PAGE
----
The XY sex-determination system is the sex-determination system found in humans, most other mammals, some insects (Drosophila), and some plants (Ginkgo). In this system, the sex of an individual is determined by a pair of sex chromosomes (gonosomes). Females have two of the same kind of sex chromosome (XX), and are called the homogametic sex. Males have two distinct sex chromosomes (XY), and are called the heterogametic sex.
Sex linkage is the phenotypic expression of an allele related to the chromosomal sex of the individual. This mode of inheritance is in contrast to the inheritance of traits on autosomal chromosomes, where both sexes have the same probability of inheritance. Since humans have many more genes on the X than the Y, there are many more X-linked traits than Y-linked traits. However, females carry two or more copies of the X chromosome, resulting in a potentially toxic dose of X-linked genes.
To correct this imbalance, mammalian females have evolved a unique mechanism of dosage compensation. In particular, by way of the process called X-chromosome inactivation (XCI), female mammals transcriptionally silence one of their two Xs in a complex and highly coordinated manner.
|X-link dominant||X-link recessive||References|
|Alport syndrome||Absence of blood in urine|
|Coffin–Lowry syndrome||No cranial malformations|
|Colour vision||Colour blindness|
|Normal clotting factor||Haemophilia A & B|
|Strong muscle tissue||Duchenne muscular dystrophy|
|fragile X syndrome||Normal X chromosome|
|Aicardi syndrome||Absence of brain defects|
|Absence of autoimmunity||IPEX syndrome|
|Xg blood type||Absence of antigen|
|Production of GAGs||Hunter syndrome|
|Normal muscle strength||Becker's Muscular Dystrophy|
|Unaffected body||Fabry's disease|
|No progressive blindness||Choroideremia|
|No kidney damage||Dent's disease|
|Rett syndrome||No microcephaly|
|Production of HGPRT||Lesch–Nyhan syndrome|
|High levels of copper||Menkes disease|
|Normal immune levels||Wiskott–Aldrich syndrome|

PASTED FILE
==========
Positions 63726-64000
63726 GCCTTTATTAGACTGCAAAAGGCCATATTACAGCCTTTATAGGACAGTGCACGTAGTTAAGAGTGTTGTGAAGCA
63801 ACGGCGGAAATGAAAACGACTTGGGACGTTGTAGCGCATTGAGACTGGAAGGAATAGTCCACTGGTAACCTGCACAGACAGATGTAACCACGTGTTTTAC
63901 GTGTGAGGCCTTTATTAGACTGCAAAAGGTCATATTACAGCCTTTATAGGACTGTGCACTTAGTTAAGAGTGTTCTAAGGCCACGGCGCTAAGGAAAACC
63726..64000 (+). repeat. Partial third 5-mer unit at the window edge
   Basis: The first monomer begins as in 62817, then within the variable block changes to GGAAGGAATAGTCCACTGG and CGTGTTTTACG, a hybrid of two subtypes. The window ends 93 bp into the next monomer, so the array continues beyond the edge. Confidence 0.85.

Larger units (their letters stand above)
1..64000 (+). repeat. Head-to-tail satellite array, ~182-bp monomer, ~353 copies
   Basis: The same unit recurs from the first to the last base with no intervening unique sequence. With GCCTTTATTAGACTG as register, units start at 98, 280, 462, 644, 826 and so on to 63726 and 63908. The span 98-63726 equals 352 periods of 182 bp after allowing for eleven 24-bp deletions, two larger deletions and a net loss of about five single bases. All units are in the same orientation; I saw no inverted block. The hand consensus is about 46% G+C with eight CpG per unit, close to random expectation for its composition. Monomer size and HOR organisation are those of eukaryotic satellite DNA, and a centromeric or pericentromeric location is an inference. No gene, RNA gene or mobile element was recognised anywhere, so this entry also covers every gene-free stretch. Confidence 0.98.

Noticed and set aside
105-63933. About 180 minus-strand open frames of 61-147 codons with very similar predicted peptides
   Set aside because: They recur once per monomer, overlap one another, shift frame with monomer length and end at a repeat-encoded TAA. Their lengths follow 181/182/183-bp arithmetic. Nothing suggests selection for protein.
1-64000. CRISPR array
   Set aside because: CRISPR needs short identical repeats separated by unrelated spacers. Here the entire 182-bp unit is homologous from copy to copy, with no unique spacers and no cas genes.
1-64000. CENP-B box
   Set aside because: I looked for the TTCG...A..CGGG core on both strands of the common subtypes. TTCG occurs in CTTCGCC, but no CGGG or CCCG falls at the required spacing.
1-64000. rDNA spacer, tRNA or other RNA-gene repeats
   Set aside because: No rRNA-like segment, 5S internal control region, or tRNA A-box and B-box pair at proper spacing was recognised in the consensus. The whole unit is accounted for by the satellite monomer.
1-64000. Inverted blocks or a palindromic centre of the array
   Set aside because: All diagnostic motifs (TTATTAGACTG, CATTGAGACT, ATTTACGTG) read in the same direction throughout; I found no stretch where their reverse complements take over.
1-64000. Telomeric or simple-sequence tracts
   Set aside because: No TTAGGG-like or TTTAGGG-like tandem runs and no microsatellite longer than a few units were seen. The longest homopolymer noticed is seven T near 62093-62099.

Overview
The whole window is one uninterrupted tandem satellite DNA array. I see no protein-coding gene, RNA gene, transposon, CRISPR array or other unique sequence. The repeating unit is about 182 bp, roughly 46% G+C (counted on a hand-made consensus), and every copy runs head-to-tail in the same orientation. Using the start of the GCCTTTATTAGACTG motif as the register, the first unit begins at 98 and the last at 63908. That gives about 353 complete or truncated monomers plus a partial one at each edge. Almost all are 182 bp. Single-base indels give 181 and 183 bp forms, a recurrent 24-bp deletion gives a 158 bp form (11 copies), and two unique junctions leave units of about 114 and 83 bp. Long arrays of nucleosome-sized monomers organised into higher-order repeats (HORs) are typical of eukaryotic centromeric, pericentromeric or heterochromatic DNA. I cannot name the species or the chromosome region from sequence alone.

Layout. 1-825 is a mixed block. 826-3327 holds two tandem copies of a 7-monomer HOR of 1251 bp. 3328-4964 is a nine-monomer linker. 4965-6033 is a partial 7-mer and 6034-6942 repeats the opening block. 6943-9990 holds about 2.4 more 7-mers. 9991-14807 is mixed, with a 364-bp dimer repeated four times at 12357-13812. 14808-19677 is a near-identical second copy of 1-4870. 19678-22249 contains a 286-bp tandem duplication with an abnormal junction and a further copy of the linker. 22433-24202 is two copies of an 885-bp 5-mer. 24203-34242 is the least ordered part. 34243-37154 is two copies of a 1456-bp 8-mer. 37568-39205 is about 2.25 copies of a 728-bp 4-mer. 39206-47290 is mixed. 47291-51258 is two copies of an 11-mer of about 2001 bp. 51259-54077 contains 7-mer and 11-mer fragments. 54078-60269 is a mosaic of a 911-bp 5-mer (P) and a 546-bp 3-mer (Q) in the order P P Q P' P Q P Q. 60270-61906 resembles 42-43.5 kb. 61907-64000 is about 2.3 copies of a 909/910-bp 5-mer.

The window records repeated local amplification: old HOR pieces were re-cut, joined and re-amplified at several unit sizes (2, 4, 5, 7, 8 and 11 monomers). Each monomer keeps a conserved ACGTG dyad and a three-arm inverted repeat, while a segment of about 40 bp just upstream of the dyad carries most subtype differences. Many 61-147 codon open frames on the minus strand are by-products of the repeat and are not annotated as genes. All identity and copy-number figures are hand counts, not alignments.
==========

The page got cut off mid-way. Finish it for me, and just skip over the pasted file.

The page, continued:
|Focal dermal hypoplasia||Normal pigmented skin|
|Normal pigment in eyes||Ocular albinism|
|Vitamin D resistant rickets||Absorption of Vitamin D|
|Synesthesia||Non colour perception|
Human traits with possible monogenic or oligogenic inheritance patternsEdit
|Low heart rate||High heart rate|||
|Widow's peak||straight hair line|||
|Normal digestive muscle||POLIP syndrome|
|Facial dimples *||No facial dimples|||
|Able to taste PTC||Unable to taste PTC|||
|Unattached (free) earlobe||Attached earlobe|||
|Clockwise hair direction (left to right)||Counter-Clockwise hair direction (right to left)|||
|Cleft chin||smooth chin|||
|No progressive nerve damage||Friedreich's ataxia|
|Ability to roll tongue (Able to hold tongue in a U shape)||No ability to roll tongue|
|extra finger or toe||Normal five fingers and toes|
|Straight Thumb||Hitchhiker's Thumb|
|Wet-type earwax||Dry-type earwax|||
|Normal flat palm||Cenani Lenz syndactylism|
|shortness in fingers||Normal finger length|
|Webbed fingers||Normal separated fingers|
|Roman nose||No prominent bridge|||
|Marfan's syndrome||Normal body proportions|||
|Huntington's disease||No nerve damage|||
|Normal mucus lining||Cystic fibrosis|||
|Photic sneeze reflex||No ACHOO reflex|||
|Forged chin||Receding chin|||
|White Forelock||Dark Forelock|||
|Ligamentous angustus||Ligamentous Laxity|||
|Ability to eat sugar||Galactosemia|||
|Total leukonychia and Bart pumphrey syndrome||partial leukonychia|||
|Absence of fish-like body odour||Trimethylaminuria|||
|Primary Hyperhidrosis||little sweating in hands|||
|Lactose persistence *||Lactose intolerance *|||
|Prominent chin (V-shaped)||less prominent chin (U-shaped)|||
|Acne prone||Clear complexion|||
|Normal height||Cartilage–hair hypoplasia|
|Down syndrome||Additional 21st chromosome|||
|Cri du chat syndrome||Partial deletion of a chromosome in the B Group|||
|Klinefelter syndrome||One or more extra sex chromosome(s)|||
|Turner syndrome||Rearrangement of one or both X chromosomes, deletion of part of the second X chromosome, presence of part of a Y chromosome|||